LeadingAge Supports Proposal to Reduce Prior Authorization Burden

Regulation | January 05, 2021 | by Nicole Fallon

The Center for Medicare and Medicaid Services (CMS) proposed rules in early December 2020 that would require certain payers and plans to adopt new technology and processes to improve the prior authorization process through the use of Application Program Interfaces (APIs) and promote patient access to health information. They are part of a larger initiative to move the health care system toward greater interoperability, reduce provider burden and improve patient access to health information. LeadingAge offered its support for these efforts and some suggestions for additional improvements via the rule comment process.

Initially, the proposed new requirements will only apply to Medicaid and CHIP managed care plans, state Medicaid and CHIP fee-for-service programs, and some health insurance exchange plans. CMS indicates that nothing in the proposed rules precludes Medicare Advantage organizations from also implementing these policies but for now CMS will continue to evaluate whether to extend these requirements to MA organizations. LeadingAge encouraged them to do so noting the issues providers encounter with getting MA plans to timely approve prior authorizations. In addition, should the rules be finalized, CMS said it would aim to implement these requirements for Medicare FFS programs

The proposed rules would:

  • Require payers, as previously noted, to build and maintain Provider APIs that would allow for data sharing –including claims, encounter, and some clinical data -- and the electronic processing of prior authorization requests as soon as January 1, 2023.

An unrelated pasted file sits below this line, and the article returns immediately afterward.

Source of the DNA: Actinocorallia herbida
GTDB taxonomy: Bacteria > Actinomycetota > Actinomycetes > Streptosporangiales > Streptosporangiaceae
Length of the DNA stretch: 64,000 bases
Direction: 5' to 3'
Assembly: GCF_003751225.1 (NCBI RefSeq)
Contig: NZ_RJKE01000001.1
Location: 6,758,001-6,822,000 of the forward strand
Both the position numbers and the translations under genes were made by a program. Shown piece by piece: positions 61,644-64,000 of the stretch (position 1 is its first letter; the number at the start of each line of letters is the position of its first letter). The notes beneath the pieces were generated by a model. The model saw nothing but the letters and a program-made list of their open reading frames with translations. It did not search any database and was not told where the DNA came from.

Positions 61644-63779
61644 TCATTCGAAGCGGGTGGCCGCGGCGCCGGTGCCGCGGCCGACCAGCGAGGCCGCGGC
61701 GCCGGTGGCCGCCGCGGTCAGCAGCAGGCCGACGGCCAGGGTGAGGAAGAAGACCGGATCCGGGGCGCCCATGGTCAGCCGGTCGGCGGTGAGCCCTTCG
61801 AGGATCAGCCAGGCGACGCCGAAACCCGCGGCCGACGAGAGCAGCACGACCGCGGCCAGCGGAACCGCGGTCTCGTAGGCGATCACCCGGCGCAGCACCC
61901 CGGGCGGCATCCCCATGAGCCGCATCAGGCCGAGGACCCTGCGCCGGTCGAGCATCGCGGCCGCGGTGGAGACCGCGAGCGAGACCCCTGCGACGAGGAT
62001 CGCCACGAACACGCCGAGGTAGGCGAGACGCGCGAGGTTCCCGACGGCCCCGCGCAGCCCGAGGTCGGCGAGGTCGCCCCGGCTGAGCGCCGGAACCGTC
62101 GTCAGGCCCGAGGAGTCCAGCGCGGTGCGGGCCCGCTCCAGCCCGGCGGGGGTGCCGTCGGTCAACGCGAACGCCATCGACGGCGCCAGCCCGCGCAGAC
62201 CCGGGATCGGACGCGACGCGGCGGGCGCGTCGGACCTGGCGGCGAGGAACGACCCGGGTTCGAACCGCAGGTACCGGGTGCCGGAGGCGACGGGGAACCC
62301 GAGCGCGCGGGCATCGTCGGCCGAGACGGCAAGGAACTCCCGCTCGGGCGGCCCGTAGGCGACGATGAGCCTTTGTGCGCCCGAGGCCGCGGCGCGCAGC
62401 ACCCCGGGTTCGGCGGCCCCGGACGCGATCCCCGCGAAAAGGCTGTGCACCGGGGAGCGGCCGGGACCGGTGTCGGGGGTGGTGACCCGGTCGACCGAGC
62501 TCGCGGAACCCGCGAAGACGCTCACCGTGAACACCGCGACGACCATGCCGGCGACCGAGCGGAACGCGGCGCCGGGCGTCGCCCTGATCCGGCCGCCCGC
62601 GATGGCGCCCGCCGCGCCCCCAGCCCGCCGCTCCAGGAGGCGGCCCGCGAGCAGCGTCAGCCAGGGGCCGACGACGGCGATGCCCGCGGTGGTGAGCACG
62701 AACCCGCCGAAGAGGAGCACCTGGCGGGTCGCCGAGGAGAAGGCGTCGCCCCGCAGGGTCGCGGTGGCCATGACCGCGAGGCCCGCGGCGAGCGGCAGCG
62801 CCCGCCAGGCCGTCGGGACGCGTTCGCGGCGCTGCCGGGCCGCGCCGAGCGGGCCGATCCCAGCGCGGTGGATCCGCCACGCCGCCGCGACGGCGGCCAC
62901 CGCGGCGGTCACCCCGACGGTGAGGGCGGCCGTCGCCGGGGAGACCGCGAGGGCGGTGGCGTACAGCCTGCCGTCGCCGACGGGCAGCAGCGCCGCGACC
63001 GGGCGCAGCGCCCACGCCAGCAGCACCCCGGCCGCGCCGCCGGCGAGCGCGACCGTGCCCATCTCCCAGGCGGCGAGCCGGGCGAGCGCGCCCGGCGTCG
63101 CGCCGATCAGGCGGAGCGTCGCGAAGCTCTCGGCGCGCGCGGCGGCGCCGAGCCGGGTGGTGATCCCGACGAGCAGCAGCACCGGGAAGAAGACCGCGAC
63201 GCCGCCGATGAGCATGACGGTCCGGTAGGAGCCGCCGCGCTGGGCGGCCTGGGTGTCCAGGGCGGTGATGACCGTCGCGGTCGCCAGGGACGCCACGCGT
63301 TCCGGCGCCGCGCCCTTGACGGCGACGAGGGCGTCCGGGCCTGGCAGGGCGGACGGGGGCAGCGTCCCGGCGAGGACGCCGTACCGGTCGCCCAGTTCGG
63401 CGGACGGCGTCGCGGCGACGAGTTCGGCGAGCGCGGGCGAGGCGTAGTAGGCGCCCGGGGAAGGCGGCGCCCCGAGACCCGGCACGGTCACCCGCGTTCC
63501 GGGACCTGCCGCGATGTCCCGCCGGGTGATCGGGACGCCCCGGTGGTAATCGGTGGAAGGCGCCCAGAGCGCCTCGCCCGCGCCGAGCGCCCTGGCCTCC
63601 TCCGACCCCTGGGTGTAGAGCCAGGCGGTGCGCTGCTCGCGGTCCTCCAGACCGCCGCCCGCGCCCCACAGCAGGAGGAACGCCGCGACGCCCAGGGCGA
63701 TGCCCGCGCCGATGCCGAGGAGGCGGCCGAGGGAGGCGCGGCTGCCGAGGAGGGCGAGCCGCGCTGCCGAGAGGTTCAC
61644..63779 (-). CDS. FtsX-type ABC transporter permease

• Make the prior authorization process more efficient and transparent by developing APIs that can integrate with a provider’s electronic health record and workflow to request prior authorizations and track their status. This information would also be available to patients who opt-in.  
  • Require applicable payers to give a reason for denials of prior authorizations.
  • Establish a timeframe in which prior authorization decisions must be made through these payers – 72 hours for urgent requests and 7 calendar days for standard requests.
  • Track prior authorization measures such as number approved or denied, the average time between submission and determination, and others. These data will first be reported in March 2023.
  • Build upon prior regulations related to interoperability and patient access to electronic health information by establishing a Patient API. The proposed rules seek to add some additional privacy protections for patient health information to these initial requirements and also provide transparency about the prior authorization process to the consumer by including this information in their records. 
  • Seek to also have payers exchange information to ease transitions for consumers when they change plans.

CMS also sought information from stakeholders on several topics including how to reduce the use of fax technology and adoption of the proposed API electronic systems.

Overall, the onus will be on payers to develop the new systems, which hopefully will reduce the administrative burden for providers who must pursue prior authorizations for certain services.